LEO, SLEEP TIGHT!

From the Leo Can! series

A lovely bedtime read.

A baby gets ready for bed.

After a play-filled day, it’s time for Leo to wind down and go to sleep. He drinks warm milk, takes a bath, snuggles up with his parents to hear a story, and dozes off. McQuinn’s text is appropriate for young toddlers, with just a few words per page. The descriptions are short and make use of alliteration, while Hearson’s soft, warm illustrations exude a feeling of comfort, from the delicate bathtub bubbles to the fleecy snuggle of Leo’s pajamas. What sets the artwork apart is how it makes an ordinary experience feel like the precious, magical time that it is. The family’s love and trust for one another are evident as they cuddle together while reading; in one image, a parent holds Leo tenderly, and in another, the other parent draws him close. All of the steps in this bedtime routine are reassuring, and Leo looks content throughout; this is a helpful read to get little ones ready—and even eager—for bedtime. Leo and his parents present as Black. (This book was reviewed digitally.)

A lovely bedtime read. (Board book. 0-2)

Pub Date: Oct. 11, 2022

ISBN: 978-1-62354-338-9

Page Count: 18

Publisher: Charlesbridge

Review Posted Online: July 26, 2022

Kirkus Reviews Issue: Aug. 15, 2022

LITTLE BLUE TRUCK'S CHRISTMAS

Little Blue’s fans will enjoy the animal sounds and counting opportunities, but it’s the sparkling lights on the truck’s own...

The sturdy Little Blue Truck is back for his third adventure, this time delivering Christmas trees to his band of animal pals.

The truck is decked out for the season with a Christmas wreath that suggests a nose between headlights acting as eyeballs. Little Blue loads up with trees at Toad’s Trees, where five trees are marked with numbered tags. These five trees are counted and arithmetically manipulated in various ways throughout the rhyming story as they are dropped off one by one to Little Blue’s friends. The final tree is reserved for the truck’s own use at his garage home, where he is welcomed back by the tree salestoad in a neatly circular fashion. The last tree is already decorated, and Little Blue gets a surprise along with readers, as tiny lights embedded in the illustrations sparkle for a few seconds when the last page is turned. Though it’s a gimmick, it’s a pleasant surprise, and it fits with the retro atmosphere of the snowy country scenes. The short, rhyming text is accented with colored highlights, red for the animal sounds and bright green for the numerical words in the Christmas-tree countdown.

Little Blue’s fans will enjoy the animal sounds and counting opportunities, but it’s the sparkling lights on the truck’s own tree that will put a twinkle in a toddler’s eyes. (Picture book. 2-5)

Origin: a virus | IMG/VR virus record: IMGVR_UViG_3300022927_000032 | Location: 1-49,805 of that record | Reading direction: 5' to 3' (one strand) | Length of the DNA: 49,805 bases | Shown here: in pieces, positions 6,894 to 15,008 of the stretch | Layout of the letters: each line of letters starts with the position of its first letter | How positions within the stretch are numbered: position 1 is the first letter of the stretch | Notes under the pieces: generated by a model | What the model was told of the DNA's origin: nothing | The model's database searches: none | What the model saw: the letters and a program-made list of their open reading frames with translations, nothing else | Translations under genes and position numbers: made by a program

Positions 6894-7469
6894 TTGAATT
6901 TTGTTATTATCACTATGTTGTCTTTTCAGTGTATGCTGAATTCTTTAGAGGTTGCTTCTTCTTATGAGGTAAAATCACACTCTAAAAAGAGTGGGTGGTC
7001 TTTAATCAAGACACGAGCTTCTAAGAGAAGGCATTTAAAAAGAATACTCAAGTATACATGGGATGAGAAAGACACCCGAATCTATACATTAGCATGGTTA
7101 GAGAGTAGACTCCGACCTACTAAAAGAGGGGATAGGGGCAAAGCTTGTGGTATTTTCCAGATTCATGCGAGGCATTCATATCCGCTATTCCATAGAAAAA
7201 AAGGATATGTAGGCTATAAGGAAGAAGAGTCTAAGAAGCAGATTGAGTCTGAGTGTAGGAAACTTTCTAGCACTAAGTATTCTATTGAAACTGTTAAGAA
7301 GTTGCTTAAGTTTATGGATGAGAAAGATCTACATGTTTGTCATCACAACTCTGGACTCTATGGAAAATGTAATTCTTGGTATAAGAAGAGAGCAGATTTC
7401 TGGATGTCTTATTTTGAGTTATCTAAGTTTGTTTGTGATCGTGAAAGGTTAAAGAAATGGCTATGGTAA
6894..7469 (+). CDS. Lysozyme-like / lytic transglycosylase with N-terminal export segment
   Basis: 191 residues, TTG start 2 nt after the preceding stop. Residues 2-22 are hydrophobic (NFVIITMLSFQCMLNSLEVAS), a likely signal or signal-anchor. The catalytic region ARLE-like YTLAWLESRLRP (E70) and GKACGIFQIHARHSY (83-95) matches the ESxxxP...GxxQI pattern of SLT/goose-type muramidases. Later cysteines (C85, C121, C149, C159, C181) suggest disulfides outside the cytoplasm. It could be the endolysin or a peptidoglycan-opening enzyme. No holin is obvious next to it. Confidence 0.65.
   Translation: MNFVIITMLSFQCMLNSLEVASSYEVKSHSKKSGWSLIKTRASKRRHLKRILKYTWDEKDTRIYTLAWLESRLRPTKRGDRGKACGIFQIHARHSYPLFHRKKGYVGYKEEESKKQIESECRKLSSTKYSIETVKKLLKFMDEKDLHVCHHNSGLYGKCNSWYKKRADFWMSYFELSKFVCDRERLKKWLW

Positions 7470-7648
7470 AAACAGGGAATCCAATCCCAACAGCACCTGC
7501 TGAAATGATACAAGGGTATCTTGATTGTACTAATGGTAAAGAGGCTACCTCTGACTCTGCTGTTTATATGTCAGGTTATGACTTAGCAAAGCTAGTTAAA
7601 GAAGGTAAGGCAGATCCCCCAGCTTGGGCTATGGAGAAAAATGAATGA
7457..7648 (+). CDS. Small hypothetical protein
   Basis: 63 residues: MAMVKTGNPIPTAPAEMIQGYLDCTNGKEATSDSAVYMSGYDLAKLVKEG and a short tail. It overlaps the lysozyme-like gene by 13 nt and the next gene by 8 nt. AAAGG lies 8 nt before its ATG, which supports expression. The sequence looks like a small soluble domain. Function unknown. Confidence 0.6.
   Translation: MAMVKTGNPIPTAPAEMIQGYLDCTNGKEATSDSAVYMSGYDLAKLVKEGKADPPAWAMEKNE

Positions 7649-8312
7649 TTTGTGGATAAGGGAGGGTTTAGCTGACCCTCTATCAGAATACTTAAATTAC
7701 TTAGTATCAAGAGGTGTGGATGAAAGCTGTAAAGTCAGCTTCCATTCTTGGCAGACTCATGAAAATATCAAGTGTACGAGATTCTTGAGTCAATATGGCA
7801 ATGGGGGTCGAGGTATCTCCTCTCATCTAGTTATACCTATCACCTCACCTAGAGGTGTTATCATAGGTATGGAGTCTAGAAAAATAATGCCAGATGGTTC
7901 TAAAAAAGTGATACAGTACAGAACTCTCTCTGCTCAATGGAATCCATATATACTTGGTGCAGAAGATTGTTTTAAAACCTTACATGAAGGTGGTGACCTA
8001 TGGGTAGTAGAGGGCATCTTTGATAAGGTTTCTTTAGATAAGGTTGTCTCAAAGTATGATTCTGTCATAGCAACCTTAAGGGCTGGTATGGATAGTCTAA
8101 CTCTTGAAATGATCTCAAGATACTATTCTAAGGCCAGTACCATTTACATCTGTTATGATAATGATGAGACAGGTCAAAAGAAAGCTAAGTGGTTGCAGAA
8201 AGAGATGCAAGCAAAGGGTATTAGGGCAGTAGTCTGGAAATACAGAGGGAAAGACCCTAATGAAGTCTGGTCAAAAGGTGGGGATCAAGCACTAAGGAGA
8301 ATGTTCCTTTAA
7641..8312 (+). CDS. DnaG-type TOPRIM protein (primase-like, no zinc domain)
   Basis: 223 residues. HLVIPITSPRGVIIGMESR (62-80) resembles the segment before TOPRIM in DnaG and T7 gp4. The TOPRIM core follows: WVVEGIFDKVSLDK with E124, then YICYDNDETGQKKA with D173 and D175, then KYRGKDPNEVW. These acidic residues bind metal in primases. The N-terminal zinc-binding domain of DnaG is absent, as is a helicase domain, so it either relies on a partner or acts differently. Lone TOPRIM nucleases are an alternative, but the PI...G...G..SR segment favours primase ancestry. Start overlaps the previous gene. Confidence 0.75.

Pub Date: Sept. 23, 2014

ISBN: 978-0-544-32041-3

Page Count: 24

Publisher: HMH Books

Review Posted Online: Aug. 11, 2014

Kirkus Reviews Issue: Sept. 1, 2014

LOVE FROM THE CRAYONS

As ephemeral as a valentine.

Daywalt and Jeffers’ wandering crayons explore love.

Each double-page spread offers readers a vision of one of the anthropomorphic crayons on the left along with the statement “Love is [color].” The word love is represented by a small heart in the appropriate color. Opposite, childlike crayon drawings explain how that color represents love. So, readers learn, “love is green. / Because love is helpful.” The accompanying crayon drawing depicts two alligators, one holding a recycling bin and the other tossing a plastic cup into it, offering readers two ways of understanding green. Some statements are thought-provoking: “Love is white. / Because sometimes love is hard to see,” reaches beyond the immediate image of a cat’s yellow eyes, pink nose, and black mouth and whiskers, its white face and body indistinguishable from the paper it’s drawn on, to prompt real questions. “Love is brown. / Because sometimes love stinks,” on the other hand, depicted by a brown bear standing next to a brown, squiggly turd, may provoke giggles but is fundamentally a cheap laugh. Some of the color assignments have a distinctly arbitrary feel: Why is purple associated with the imagination and pink with silliness? Fans of The Day the Crayons Quit (2013) hoping for more clever, metaliterary fun will be disappointed by this rather syrupy read.

As ephemeral as a valentine. (Picture book. 4-6)

Pub Date: Dec. 24, 2019

ISBN: 978-1-5247-9268-8

Page Count: 32

Publisher: Penguin Workshop

Review Posted Online: Feb. 1, 2021

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